Winter Quarterly – Landscape (February 2014 / 14.4
Artist, Lorraine Caputo has exhibited her art in Ohio, Alaska, Galápagos and Peru. Her works are in private collections on five continents and in the Museo de Arte Contemporáneo (Chachapoyas, Peru). Additionally, her drawings and photography appear in literary and travel publications, and her writings in over 90 journals in Canada, the US, Latin America, and Europe.
Venice in July
We take the long walk to the Guggenheim
and enjoy an air conditioned lunch.
Later, prosecco on the square,
and jazz quartets in white tuxedos.
In St. Marks’s, carpets are thrown
over tiles for safety, the force
of even a gentle wake
upends the preciously set mosaic floor.
In the dark grandeur here
and the frescos in the Doges Palace,
I expect tears. But it’s a glance
to the east that smarts my eye.
Rose-colored structures on near islands,
shimmering in the Adriatic’s blue water,
dwarfed and broken
by a sparkling cruise ship,
like a white wolf, wet nose poking
in the chicken coop, slathering, soundless,
yet causing uproar, spewing heavy
surf on worn and fragile walkways,
the convenience of tourism breaking
away irreplaceable ground.
I wonder at this tender strip of land,
begin to understand Shakespeare,
why the merchant’s daughter
could simply slip away unnoticed
with all the family’s gold.
Jeanine Stevens has graduate degrees in Anthropology and Education and further studies in the Creative Writing Program at UC Davis. She is the author of Sailing on Milkweed, Women in Cafes, and five chapbooks. Poems have appeared in Red Poppy, Valparaiso Poetry Review, Poesy, Quercus Review, Poet Lore, and Alehouse, among others.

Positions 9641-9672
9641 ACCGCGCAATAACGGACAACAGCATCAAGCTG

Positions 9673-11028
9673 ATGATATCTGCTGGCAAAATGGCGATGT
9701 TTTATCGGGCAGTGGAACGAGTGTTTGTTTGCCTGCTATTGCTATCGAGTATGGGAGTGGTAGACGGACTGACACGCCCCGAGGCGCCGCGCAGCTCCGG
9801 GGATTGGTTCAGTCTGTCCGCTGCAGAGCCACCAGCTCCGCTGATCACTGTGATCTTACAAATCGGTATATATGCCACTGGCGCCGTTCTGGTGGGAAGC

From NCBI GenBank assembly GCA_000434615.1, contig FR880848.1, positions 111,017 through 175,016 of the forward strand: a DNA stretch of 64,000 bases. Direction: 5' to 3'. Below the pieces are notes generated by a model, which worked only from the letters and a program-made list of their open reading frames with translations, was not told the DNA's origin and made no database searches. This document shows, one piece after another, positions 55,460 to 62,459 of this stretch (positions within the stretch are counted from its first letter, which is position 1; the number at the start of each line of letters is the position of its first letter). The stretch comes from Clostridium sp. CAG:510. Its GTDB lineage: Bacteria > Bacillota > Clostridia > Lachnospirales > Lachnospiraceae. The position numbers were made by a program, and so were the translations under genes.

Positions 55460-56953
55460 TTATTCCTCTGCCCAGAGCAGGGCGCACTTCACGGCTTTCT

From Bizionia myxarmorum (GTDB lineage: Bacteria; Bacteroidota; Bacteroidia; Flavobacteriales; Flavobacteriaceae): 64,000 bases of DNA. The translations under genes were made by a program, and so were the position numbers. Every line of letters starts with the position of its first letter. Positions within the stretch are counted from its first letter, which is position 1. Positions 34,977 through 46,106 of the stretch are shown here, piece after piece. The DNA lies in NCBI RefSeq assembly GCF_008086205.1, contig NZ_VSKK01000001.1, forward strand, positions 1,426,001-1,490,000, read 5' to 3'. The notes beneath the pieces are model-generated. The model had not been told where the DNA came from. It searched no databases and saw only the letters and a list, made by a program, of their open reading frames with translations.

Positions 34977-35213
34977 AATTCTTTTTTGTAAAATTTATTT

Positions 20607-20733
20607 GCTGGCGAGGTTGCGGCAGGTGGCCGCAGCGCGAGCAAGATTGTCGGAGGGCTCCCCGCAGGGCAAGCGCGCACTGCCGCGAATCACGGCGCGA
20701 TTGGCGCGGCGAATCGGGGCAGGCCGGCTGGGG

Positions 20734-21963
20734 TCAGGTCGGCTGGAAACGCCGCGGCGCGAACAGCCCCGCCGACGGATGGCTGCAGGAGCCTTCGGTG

Grains of Sand
With the three seed drills and tractors the sowing took only a few days. Then the fields were still dark, but full of hidden, secret life, which would germinate during the winter and become sustenance, income, and a bulwark against starvation, what countless people in the world must be desiring. Seed banks and grain stores had been mentioned more and more frequently in the news. The word “stockpiling” hadn’t been used yet, but he assumed that by now most countries were refilling their grain and seed stores, as well as recalculating their annual yields from food and plant production given the new numbers for yearly average precipitation and temperature. Several nations had started rationing water for private use to ensure that the industry had the water it needed. There were rumors on the internet that some countries were pumping water that had already been used once by industrial facilities into municipal water networks, still full of heavy metals and other toxic compounds.